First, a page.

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It's North, it's White, but is it Great?
by Mad Dog


Canadians are very much like Americans, except of course they’ll beat you to a pulp with their hockey sticks if you even think about saying that.
      I just spent three days exploring a very small part of Canada by car. Obviously it’s not fair to judge an entire country based on such a limited experience but I’m going to do it anyway. Hey, it’s my job.

     Canada, for those of you who slept through four years of geography, is the big country to the north of the United States that Bob and Doug McKenzie made famous. It encompasses 3,849,674 square miles and is inhabited by 427people, putting it on par with the Atlantic Ocean. The good thing about it is it keeps the Arctic glaciers out of Minnesota. The bad thing is that it’s too much like the United States, and I say that in only the most derogatory way.

     Canadians are very much like Americans, except of course they’ll beat you to a pulp with their hockey sticks if you even think about saying that. They speak English and yes, they do say "eh" at the end of most sentences, though it actually sounds more like "aye?" with the emphasis on the question mark. French is common there. While I didn’t hear many people speaking it, I did listen to French radio stations, watch French television, and eat a lot of French fries. Road signs are in both English and French, which is like being in class and having the answer on the front of the flash cards right next to the question.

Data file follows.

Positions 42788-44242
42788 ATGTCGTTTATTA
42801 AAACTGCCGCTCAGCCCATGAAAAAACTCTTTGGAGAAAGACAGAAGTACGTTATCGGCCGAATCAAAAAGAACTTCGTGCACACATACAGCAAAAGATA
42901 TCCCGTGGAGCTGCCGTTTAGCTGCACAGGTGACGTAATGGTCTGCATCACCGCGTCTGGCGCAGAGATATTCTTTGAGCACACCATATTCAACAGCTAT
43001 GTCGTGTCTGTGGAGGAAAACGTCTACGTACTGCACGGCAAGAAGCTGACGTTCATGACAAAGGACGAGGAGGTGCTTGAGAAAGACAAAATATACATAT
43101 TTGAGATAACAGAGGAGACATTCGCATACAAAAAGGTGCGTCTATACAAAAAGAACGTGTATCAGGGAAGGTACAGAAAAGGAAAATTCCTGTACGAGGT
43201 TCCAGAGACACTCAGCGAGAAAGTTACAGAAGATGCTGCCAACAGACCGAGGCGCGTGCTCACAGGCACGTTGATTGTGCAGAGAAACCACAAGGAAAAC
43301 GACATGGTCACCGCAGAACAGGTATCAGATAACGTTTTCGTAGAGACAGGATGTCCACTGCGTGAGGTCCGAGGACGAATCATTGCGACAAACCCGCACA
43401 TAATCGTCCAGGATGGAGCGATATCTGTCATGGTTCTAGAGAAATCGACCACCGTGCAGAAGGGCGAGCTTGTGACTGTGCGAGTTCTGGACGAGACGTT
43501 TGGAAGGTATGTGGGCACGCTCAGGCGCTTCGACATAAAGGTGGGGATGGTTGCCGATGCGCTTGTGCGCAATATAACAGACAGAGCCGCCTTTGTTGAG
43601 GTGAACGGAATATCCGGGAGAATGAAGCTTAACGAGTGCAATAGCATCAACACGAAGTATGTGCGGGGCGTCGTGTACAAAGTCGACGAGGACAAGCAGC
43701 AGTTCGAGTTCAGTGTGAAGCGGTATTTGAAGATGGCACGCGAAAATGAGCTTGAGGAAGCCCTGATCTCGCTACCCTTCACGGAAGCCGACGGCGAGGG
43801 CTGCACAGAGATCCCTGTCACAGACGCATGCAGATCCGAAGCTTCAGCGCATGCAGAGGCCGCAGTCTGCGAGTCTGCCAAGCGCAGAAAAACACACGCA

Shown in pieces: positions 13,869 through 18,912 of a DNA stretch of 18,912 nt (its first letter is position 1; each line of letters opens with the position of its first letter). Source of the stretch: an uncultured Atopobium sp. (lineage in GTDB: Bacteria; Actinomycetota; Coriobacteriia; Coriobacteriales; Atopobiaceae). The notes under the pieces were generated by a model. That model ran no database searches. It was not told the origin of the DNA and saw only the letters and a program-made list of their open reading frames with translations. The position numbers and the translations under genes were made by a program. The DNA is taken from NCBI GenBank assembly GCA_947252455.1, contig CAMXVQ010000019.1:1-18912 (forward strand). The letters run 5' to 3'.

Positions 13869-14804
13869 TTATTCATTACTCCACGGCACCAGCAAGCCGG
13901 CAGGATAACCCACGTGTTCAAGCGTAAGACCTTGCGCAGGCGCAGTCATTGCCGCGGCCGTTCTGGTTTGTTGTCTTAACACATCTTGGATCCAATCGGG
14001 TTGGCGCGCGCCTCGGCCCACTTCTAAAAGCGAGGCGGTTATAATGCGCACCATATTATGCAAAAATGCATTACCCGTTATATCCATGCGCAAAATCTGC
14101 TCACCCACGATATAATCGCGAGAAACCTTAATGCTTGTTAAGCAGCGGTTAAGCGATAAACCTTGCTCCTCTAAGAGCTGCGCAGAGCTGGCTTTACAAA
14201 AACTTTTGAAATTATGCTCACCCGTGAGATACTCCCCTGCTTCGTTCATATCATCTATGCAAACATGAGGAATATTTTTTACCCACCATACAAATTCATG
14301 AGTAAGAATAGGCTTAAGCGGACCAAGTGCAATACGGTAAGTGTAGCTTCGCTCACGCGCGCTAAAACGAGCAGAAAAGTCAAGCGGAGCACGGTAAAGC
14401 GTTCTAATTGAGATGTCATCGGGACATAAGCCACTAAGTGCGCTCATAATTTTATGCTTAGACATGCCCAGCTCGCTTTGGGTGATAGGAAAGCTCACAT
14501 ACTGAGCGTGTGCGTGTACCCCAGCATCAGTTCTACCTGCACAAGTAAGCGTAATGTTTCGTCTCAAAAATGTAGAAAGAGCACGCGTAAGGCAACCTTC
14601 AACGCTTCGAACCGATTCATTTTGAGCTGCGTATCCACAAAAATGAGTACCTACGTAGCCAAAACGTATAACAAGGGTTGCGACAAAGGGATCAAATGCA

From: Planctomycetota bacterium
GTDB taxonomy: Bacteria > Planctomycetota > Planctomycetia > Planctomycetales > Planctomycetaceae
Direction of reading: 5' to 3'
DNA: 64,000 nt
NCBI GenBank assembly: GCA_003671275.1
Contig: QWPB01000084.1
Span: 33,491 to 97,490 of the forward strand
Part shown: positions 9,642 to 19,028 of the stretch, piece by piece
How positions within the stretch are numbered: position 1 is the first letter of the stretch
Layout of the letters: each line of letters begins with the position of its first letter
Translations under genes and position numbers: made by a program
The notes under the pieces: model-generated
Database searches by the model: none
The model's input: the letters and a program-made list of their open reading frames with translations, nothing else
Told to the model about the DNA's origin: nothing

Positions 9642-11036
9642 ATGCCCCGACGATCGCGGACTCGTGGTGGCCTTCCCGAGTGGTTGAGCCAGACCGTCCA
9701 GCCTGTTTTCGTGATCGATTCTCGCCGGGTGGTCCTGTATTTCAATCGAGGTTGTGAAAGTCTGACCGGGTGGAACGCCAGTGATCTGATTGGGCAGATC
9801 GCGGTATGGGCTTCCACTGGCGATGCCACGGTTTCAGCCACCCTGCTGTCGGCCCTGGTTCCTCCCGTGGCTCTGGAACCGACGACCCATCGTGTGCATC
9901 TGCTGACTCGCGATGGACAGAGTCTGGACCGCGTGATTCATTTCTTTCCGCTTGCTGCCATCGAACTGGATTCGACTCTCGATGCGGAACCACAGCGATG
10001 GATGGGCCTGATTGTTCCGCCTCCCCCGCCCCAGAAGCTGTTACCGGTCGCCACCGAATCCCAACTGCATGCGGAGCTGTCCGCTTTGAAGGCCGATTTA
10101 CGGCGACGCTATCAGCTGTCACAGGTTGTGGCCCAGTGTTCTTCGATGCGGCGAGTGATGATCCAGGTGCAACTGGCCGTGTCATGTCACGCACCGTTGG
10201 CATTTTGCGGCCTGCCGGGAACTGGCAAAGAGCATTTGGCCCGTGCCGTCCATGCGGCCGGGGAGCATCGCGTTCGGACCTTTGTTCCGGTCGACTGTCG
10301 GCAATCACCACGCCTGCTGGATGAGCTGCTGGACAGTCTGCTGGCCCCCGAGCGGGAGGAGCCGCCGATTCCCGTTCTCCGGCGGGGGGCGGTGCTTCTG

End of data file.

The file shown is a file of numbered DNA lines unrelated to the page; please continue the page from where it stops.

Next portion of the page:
Both Canada and the U.S. have a Sault Ste. Marie, or Soo as everyone calls it. The two Soos would be one were they not separated by a river, a bridge, and unfriendly customs agents.
     Their English does have its differences. Gas stations are called gas bars, pawn shops are hock shops, and Indians are called First Nation, or aborigines, as in the 20th Annual Aboriginal Hockey Tournament which was held in Sudbury right before I got there. Honestly. I like First Nation much better than our politically correct Native Americans. Not to quibble, but even though they were Americans before I was, any scientist will tell you they’re not native, they migrated here too. It just happens that they made it here a few thousand years before my grandparents. While First Nation is an improvement, I vote we opt for "Previous Owners" and be done with it.

     As in the U.S., their basic currency is the dollar, though the paper money looks like a kid drew it with a spirograph. Also as in the U.S., I heard Rush Limbaugh on the radio, proving that their dollar coin isn’t the only loon in the country. Luckily there are things there that aren’t in the U.S.— any country where I can buy Cadbury Crunchies is okay in my book.

     My first Canadian experience was in Sault Ste. Marie. The Canadian one. Both Canada and the U.S. have a Sault Ste. Marie, or Soo as everyone calls it. The two Soos would be one were they not separated by a river, a bridge, and unfriendly customs agents.

     "Where are you coming from?"

     "The United States."

     "Why are you going to Canada?"

     "It’s not the United States."

     "When did I forget how to smile?"

     "Why are you asking me?"

     "Have a nice trip. Next!"



Sudbury has the World’s Largest Nickel on display by the Big Nickel Mine. Elliot Lake has the Canadian Mining Hall of Fame. Is it any wonder the department of tourism uses the slogan "A mine is a terrible thing to waste"?
     Soo, Michigan and Soo, Canada are reminiscent of Minneapolis and St. Paul, except no one could come up with a second name. Actually, this is nice because it lets you ease into being in a foreign country without the shock of finding yourself in someplace called, say, Moose Jaw. (NOTE: Moose Jaw is a real city only it’s in Saskatchewan, which is a province much farther west and a lot more fun to say than Ontario.)